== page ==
LETS GET RID OF THE POLITICS - THE CONSUMER WANTS A MEAL NOT A MEETING SAYS LUXTONAssociate Minister of Agriculture
Associate Minister of Agriculture, Hon John Luxton today said in a speech marking the twenty fith year of the Massey University Meat Diploma course, that the biggest continuing threat to the meat industry and agriculture in general is politics.By politics I mean industry politics, national politics and international politics, the Minister said.
The meat industry is riddled with internal industry politics. Unfortunately a key focus of those politics has been to allocate blame for non performance. The meat companies, the Meat Board, the Government, and the value of the dollar are frequently found to be handy as scapegoats.
This provides a major distraction from getting on with the job of marketing to the needs, wants and desires of the end consumer various parts of the world. This is where your course, the Diploma in Meat Technology has a big contribution to make.
The New Zealand meat industry needs to use its energies constructively rather than to self destruct through trying to apportion blame. The focus for the future must be market and customer oriented, it must be forward thinking and it must be positive if the industry is to succeed.
We cannot afford to be ideological, say that things cannot change, and that we must hang on to the political responses at all costs. This heads in the sand approach is shortsighted. And a big threat to the future of the industry. It is this view that ensures we continue to sell some of our world beating meat product as a commodity and with it fluctuating and ever reducing prices.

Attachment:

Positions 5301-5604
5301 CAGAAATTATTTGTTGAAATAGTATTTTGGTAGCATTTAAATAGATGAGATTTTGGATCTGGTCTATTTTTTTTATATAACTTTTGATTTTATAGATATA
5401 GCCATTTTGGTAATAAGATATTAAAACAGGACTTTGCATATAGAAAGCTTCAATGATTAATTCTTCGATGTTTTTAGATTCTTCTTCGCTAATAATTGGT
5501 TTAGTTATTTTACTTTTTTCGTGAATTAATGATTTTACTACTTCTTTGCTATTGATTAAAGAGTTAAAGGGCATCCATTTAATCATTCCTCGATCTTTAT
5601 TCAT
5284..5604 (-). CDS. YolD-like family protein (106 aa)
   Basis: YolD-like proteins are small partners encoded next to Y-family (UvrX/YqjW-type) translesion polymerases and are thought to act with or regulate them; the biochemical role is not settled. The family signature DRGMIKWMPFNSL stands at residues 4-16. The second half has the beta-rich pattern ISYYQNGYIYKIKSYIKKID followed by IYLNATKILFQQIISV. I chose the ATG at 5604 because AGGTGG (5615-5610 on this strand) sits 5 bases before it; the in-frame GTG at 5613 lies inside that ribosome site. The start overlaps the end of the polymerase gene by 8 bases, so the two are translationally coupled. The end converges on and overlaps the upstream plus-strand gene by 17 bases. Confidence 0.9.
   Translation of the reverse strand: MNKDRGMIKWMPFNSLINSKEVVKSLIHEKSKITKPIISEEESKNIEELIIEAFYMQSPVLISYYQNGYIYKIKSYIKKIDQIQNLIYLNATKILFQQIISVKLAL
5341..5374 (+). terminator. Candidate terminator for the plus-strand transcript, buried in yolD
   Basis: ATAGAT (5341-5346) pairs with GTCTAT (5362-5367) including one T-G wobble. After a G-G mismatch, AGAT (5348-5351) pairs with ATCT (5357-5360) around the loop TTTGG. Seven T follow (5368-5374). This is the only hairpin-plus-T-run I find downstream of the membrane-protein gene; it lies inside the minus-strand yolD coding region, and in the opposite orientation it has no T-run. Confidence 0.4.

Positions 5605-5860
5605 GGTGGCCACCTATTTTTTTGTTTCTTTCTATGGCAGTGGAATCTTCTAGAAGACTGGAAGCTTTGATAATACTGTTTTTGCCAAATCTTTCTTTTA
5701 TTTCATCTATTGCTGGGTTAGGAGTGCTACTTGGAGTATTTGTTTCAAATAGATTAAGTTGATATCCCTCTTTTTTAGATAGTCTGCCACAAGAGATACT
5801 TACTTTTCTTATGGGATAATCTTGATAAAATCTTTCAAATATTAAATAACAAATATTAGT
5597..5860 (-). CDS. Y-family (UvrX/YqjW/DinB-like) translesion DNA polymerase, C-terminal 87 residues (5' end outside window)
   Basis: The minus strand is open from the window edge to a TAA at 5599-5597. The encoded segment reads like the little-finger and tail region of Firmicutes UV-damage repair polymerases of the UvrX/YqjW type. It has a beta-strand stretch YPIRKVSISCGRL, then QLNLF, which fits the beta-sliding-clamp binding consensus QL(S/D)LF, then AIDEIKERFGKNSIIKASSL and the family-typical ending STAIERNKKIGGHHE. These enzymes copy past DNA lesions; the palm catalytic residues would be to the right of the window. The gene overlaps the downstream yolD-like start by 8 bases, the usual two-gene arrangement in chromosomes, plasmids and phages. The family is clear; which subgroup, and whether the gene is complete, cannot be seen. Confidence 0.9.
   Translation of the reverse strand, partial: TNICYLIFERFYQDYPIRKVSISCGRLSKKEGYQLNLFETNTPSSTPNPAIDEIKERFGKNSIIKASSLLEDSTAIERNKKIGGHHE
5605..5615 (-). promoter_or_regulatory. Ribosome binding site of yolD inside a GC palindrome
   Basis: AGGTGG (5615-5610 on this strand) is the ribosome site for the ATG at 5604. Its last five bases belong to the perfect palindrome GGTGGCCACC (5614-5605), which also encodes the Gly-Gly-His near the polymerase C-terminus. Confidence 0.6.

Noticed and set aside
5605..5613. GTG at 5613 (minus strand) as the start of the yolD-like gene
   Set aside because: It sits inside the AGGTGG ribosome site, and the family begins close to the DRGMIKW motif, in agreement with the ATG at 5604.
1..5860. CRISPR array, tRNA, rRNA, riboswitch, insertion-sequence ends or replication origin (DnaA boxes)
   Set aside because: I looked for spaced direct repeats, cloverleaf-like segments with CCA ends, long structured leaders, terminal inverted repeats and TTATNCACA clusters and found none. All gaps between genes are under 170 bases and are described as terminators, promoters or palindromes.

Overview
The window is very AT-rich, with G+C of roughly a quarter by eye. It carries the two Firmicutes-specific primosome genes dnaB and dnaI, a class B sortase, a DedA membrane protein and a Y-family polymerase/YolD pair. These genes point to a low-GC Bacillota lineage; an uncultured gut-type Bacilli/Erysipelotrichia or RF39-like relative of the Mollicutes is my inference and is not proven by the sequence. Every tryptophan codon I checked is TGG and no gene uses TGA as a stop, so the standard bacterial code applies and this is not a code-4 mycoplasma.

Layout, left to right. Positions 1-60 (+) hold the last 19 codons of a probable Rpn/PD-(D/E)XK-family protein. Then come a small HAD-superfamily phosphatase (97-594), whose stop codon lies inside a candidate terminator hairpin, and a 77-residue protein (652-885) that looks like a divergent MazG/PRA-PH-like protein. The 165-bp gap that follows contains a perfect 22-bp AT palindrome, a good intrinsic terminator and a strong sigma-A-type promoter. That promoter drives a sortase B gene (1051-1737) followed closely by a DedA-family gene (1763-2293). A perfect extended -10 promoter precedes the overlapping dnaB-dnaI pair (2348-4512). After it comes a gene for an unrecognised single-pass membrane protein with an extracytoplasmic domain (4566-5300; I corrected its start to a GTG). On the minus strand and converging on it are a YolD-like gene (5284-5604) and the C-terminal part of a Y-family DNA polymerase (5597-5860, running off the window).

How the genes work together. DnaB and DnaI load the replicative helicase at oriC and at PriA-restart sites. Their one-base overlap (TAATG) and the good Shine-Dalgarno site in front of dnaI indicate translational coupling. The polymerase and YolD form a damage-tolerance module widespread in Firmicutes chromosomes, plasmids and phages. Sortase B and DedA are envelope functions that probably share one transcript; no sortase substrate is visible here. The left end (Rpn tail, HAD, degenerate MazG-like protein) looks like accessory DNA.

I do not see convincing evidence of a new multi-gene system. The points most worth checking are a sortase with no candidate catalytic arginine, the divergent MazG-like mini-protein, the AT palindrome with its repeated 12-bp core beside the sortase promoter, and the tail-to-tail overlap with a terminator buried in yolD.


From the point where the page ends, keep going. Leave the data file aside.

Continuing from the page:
This view assumes that nothing changes. But there is nothing more certain than change. I am sure that the diploma teaches dramatically different courses today than 25 years ago. While the basic qualities of meat have stayed the same, our knowledge and ability to enhance it have changed along with rapid changes in the rest of society and consumer preferences
In today's market, competitive forces change and cause innovation at an ever increasing pace. The more competitive the local environment the greater the likelihood of leadership in the international marketplace. This is something too many of our primary producers have yet to recognise as they seek political instead of market solutions.
The consumer wants a meal not a meeting. Lets get rid of the politics out of the meat industry, and instead concentrate on providing the consumer with a delicious meal
But Politics does have some part to play internationally, but the key to success in the meat industry is to get the consumer on the side of your product, rather than the politician on the side of your argument.
Red meat faces considerable competition in many markets not only from other nations' products but also from competing products such as poultry meat and pork. In addition there can also be various barriers to trade erected by other countries that we have to overcome. The Government is very active in working to overcome these issues, Mr Luxton concluded.